Microsoft made its implementation of OpenJDK 11 generally available so that developers who want to use Java on the Azure cloud can do so.
OpenJDK is the free and open-source reference implementation of the Java SE Platform, which includes the Java Development Kit (JDK).
Announced during the Microsoft Build 2021 developer conference, it comes with binaries for Java 11, based on OpenJDK 11.0.11 for x64 server/desktop implementations on Linux, Windows, and macOS. The release follows the April preview of the Microsoft Build of OpenJDK.
For those unaware, this is a long-term support (LTS) distribution of OpenJDK 11 based on the Java SE Platform.
As Java is one of the most popular programming languages in the world, used by over 7 million developers, Microsoft is intent on bringing more of those developers to the Azure cloud.Julia Liuson, corporate vice president of Microsoft’s developer division
Moreover, Microsoft itself is a big user of Java. The heavy use of Java occurs mostly in the Azure space and was exemplified by the establishment of the Java Engineering Group in its Developer Division in 2019, and the acquisition of jClarity to optimize Java workloads in Azure. Along with the cloud platform, Java helps power the company’s LinkedIn site and its Minecraft game.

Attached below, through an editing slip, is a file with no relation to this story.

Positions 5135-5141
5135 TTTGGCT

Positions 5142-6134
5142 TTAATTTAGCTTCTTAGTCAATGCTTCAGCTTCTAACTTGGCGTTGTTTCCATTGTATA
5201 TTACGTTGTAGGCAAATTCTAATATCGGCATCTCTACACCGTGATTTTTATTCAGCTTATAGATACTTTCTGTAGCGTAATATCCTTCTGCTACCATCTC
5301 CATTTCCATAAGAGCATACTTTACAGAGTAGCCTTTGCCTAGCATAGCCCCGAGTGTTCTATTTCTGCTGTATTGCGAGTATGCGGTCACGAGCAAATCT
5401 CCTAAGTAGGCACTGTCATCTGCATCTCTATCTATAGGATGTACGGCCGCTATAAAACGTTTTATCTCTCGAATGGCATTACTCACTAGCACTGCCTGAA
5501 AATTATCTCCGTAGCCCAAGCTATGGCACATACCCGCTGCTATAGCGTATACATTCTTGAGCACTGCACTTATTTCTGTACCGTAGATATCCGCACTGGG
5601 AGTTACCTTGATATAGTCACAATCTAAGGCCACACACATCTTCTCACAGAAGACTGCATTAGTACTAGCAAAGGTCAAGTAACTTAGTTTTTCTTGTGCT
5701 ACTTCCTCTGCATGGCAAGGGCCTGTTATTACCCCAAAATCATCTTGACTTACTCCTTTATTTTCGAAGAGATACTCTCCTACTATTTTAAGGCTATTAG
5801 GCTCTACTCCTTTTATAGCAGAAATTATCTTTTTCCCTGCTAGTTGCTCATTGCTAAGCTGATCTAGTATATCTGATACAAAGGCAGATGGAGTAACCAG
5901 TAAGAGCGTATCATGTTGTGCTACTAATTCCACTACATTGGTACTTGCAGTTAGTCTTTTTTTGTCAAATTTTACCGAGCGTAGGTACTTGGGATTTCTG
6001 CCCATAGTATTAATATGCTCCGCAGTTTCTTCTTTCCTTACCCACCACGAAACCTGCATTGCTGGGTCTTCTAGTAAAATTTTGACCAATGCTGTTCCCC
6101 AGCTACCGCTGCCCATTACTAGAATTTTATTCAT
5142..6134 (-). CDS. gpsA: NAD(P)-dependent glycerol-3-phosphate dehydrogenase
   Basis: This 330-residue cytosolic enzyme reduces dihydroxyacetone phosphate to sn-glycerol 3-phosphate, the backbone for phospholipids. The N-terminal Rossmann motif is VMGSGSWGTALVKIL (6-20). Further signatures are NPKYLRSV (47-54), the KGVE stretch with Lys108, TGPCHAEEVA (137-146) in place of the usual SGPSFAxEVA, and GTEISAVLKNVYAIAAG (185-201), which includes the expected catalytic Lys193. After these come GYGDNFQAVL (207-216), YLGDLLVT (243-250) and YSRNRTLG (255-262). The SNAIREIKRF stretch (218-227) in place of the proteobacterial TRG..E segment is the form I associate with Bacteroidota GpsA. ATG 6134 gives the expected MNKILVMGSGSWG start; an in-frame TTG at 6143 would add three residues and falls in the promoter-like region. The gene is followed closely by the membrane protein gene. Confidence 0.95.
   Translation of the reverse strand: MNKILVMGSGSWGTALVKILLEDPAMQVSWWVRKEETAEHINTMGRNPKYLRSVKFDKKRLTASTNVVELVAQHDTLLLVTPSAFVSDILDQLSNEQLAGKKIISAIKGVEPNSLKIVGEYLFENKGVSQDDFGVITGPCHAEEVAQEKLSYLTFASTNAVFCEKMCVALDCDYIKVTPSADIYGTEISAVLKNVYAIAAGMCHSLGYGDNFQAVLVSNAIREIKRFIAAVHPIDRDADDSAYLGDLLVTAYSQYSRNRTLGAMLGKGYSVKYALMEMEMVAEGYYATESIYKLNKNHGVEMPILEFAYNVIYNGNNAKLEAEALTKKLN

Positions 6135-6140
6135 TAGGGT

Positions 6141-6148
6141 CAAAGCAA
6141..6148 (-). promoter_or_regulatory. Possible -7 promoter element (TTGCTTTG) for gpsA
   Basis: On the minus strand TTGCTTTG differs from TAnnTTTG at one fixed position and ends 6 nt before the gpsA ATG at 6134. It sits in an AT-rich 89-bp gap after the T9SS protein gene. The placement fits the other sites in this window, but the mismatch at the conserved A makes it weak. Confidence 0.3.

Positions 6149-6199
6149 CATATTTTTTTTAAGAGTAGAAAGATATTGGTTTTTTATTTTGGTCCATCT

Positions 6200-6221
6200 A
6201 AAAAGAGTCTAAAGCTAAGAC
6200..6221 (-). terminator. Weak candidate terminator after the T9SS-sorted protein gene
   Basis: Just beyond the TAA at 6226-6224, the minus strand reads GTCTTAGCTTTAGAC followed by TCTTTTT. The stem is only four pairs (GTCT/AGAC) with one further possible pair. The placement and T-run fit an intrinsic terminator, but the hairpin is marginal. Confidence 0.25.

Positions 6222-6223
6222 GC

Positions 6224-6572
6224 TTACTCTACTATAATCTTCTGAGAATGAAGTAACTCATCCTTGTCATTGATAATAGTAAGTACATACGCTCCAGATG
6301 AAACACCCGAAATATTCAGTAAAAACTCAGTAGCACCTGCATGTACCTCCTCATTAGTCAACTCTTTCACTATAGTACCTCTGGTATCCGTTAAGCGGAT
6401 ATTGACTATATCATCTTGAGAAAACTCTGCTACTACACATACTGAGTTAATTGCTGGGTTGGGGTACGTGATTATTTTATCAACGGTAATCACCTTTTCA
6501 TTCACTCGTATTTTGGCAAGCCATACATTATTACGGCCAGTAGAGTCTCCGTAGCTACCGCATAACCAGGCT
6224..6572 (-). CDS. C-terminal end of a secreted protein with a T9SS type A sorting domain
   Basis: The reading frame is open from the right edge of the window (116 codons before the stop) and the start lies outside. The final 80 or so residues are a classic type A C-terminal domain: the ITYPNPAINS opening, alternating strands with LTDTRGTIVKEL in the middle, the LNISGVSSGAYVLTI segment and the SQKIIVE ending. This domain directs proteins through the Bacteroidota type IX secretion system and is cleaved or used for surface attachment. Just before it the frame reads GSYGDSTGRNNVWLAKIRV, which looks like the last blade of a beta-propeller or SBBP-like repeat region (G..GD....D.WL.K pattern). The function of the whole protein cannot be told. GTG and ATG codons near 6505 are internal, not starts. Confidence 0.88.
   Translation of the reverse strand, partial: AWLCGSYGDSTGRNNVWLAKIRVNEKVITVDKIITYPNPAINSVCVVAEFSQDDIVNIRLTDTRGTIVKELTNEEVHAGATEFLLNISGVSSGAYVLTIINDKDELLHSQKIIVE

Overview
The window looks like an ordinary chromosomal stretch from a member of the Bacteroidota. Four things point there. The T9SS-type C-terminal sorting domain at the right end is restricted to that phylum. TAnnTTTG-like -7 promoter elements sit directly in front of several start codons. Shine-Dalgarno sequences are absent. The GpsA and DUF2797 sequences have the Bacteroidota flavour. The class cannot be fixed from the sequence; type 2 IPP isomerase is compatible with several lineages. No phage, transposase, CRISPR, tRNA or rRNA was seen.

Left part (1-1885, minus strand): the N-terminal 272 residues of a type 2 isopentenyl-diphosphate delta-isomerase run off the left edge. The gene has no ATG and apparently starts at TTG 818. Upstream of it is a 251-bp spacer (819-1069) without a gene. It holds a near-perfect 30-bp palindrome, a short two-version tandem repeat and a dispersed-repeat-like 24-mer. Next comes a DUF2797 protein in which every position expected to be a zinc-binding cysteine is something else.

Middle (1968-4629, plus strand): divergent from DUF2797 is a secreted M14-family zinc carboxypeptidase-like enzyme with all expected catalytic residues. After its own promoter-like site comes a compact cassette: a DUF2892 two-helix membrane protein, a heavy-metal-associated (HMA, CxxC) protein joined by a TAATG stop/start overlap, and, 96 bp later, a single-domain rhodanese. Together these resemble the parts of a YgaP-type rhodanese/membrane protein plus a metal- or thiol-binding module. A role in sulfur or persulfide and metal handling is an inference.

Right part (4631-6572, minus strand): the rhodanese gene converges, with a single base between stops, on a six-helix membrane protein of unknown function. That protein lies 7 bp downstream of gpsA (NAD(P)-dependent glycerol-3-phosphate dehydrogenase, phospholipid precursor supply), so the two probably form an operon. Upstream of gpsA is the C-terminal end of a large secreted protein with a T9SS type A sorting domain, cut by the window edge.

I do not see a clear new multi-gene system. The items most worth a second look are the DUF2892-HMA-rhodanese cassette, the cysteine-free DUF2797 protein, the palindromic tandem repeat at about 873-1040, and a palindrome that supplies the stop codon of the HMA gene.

Microsoft said it will recommend optimizations to customers running Java-based workloads using the Microsoft Build of OpenJDK 11 at scale across services including LinkedIn, Minecraft, SQL Server, Yammer and other internal systems.
In addition, Microsoft-owned GitHub is the home for open source Java projects, with over 3.6 million hosted Java repositories. Microsoft itself has over 60 Java open source projects on GitHub. Microsoft’s contributions to OpenJDK include work on the garbage collector and writing capabilities for the Java runtime.
Along with the GA release, the company also shipped Microsoft Build of OpenJDK Docker images, along with associated Dockerfiles. These are intended for use in any Java applications or components that can be deployed anywhere, including the Azure cloud.
The Microsoft Build of OpenJDK 11 is available for free to deploy in qualifying Azure support plans.